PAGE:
As The Bamboos Sway: A conversation with my Mom


(Publisher’s Note: This article is a chapter in Baguio Vignettes of our Lives, a book by the author with his brother, Cesar Liporada)

“Bakit sa Africa kayo pupunta (Why do you have to go to Africa)?” My mother was so concerned. “Nakakatakot doon (It is scary out there).” She was so apprehensive and adamant to give her blessings when we broke the news to her that my wife and I will be going overseas to work in Zambia, Africa and we would be shuttling our four children, ages 8, 6, 4, and 3 along with us. “And why do you have to go abroad when we (with your dad), could help you with your daily needs?”

This was in late 1981 in Baguio City.

“Mom,” I said, “our going abroad is no different from your leaving Cebu for Manila and eventually settling here in Baguio City.” I had to emphasize that we had to go abroad because we were projecting that we could provide opportunities for our four growing boys for their future if we did leave. Although my wife is a nurse instructor (Baguio General Hospital, St. Louis University, and Pines City Doctors’ Hospital consecutively) and I was already in a middle management position in Tarlac, Tarlac at the heel of being with Project Monitoring Department of the National Economic Development in San Fernando, La Union, the future was bleak for a better life in the Philippines

“That’s different. What I did was only within the Philippines,” mom said.

“It is the same, mom. That was in the late 1940’s. The world now is smaller because of improved means of transportation and technology. Your leaving Cebu for Manila and, consequently, Baguio, is now equivalent to Filipinos leaving the Philippines for better pastures overseas as was your intention when you left your province.”

My mother was born in the isolated hinterlands of San Fernando Mountains in Cebu in the Visayan Islands, Philippines. My aunts would later point to me the mountain sides, blanketed with coconut groves pregnant with rich copra for export. There were also thick patches of banana orchards. “That’s were your nanay used to play with monkeys,” an aunt said when I was finally able to visit my mother’s birthplace in 1998, almost ten years after she died.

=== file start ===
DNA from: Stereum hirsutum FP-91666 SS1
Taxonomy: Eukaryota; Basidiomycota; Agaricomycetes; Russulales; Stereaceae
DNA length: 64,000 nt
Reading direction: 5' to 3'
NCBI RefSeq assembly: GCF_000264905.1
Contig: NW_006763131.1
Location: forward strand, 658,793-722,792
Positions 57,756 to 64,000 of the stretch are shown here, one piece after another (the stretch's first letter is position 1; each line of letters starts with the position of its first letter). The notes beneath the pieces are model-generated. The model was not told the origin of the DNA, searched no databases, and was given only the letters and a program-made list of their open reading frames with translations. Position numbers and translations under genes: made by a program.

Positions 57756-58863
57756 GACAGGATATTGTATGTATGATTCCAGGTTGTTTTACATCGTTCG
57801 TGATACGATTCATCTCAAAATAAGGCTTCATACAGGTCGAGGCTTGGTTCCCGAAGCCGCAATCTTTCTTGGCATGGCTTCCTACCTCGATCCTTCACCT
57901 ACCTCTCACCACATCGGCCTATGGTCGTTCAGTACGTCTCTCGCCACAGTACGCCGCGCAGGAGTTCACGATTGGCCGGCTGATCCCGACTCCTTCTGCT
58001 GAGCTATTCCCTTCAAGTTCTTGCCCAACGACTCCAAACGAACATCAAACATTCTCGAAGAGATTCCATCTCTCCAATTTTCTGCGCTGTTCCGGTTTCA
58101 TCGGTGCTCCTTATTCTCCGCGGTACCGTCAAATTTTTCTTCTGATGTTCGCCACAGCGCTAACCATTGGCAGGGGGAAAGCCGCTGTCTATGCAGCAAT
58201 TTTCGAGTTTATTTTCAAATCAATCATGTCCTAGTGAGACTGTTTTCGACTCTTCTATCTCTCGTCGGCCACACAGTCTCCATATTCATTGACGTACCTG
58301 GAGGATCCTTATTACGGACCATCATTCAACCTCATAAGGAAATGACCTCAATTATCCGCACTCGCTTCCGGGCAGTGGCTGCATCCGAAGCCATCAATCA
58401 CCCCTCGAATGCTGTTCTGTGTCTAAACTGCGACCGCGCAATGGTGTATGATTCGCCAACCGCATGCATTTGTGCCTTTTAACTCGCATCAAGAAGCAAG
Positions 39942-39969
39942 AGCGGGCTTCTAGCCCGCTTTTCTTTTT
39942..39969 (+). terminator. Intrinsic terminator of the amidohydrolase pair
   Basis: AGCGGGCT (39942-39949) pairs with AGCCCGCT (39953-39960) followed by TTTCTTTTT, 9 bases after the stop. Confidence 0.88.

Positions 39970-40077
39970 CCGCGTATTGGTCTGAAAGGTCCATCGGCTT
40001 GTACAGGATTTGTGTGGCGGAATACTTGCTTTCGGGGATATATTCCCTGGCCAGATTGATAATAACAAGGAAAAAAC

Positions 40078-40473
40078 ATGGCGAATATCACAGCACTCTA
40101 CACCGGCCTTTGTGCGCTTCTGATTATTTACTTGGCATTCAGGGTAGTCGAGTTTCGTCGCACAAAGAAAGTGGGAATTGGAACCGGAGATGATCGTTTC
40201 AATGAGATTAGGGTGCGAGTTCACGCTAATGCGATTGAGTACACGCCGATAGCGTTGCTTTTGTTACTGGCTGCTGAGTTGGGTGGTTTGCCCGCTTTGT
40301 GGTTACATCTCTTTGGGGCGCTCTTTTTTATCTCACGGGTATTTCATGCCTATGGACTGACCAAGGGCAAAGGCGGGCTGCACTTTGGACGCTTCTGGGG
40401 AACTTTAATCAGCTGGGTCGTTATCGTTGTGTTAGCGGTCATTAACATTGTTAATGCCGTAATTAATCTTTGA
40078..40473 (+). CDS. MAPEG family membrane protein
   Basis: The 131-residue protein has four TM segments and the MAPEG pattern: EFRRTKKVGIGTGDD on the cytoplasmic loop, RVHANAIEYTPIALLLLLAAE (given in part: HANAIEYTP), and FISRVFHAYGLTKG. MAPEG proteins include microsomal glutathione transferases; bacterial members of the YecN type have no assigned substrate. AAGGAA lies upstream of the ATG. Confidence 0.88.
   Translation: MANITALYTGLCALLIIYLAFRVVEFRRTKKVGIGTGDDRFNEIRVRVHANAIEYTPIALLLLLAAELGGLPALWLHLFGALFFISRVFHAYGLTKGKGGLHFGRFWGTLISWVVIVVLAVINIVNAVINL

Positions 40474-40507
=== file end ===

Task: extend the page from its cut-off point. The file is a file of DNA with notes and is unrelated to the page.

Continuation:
My mother started cooking rice and viands to vend down the mountains at the poblacion (town center) at the age of 14. She had to start early in the morning to spare herself from the hot sun when she trekked down the paths and in time for lunch of the workers who patronized her prepared meal. It would be almost dark when she did return home with her earnings. Unable to go to school, she had resigned herself to her daily routine until she heard that there were better opportunities for her in Manila.

With her meager savings, she took the boat bound for Manila and ended up as a katulong (nanny). She would eventually marry my father who was doubling as a taxi-driver and a bell-ringing ice-cream vendor to finish his BS Commerce. He was from Leyte, also in the Visayas. He would not complete his commerce course for he had impregnated my mom of who would be me.

Nonetheless, my father had enough business and managerial sense that, when my mom’s amo decided to expand business in Baguio City, the amo brought them there to help manage the business. So, it was that we, along with a younger brother of mine, became residents of Baguio City.

“Ok, then. You both can go,” my mother finally gave her blessing for us to go to Africa. “But you have to leave the kids. It would be too dangerous for them to be there.” To her, Africa was still the dark continent with all those cannibals that Tarzan had to fight with; and, of course, there were the lions and other wild animals that could devour her grandchildren.

To appease her, I showed her a picture of Lusaka, the capital of Zambia, where we were bound to, in the Encyclopedia Britannica. The city’s main thoroughfare, Cairo Road, was with American and European cars (though maybe fifteen years behind the newer brands) and with tall buildings (the highest being thirteen floors). The black men in the picture had ties and suits and with attaché cases. I told her that Lusaka is a modern city and it is just her misconception that made her generalize that everything about Africa is still frightful. I also showed her a picture under “F” in the encyclopedia. The caption said, ‘A Filipino’. The picture was of an Igorot, holding a spear, covered only in loincloth. “See,” I emphasized, “Because of this picture, many all over the world still think that all Filipinos are still in the savage era. That’s like you thinking that Africans are still savages because of all the Tarzan movies you have seen.”

She finally relented. As there was no cell phones nor emails during those times, she would only see her grandchildren again after three years. She was then already bed ridden due to a stroke. After another year, she saw them again when we were already immigrating to the United States. By then, she was totally paralyzed.

Three months after we arrived in the US, she died. As we’re new in the US, we were not able to afford to fly home to attend her funeral. #


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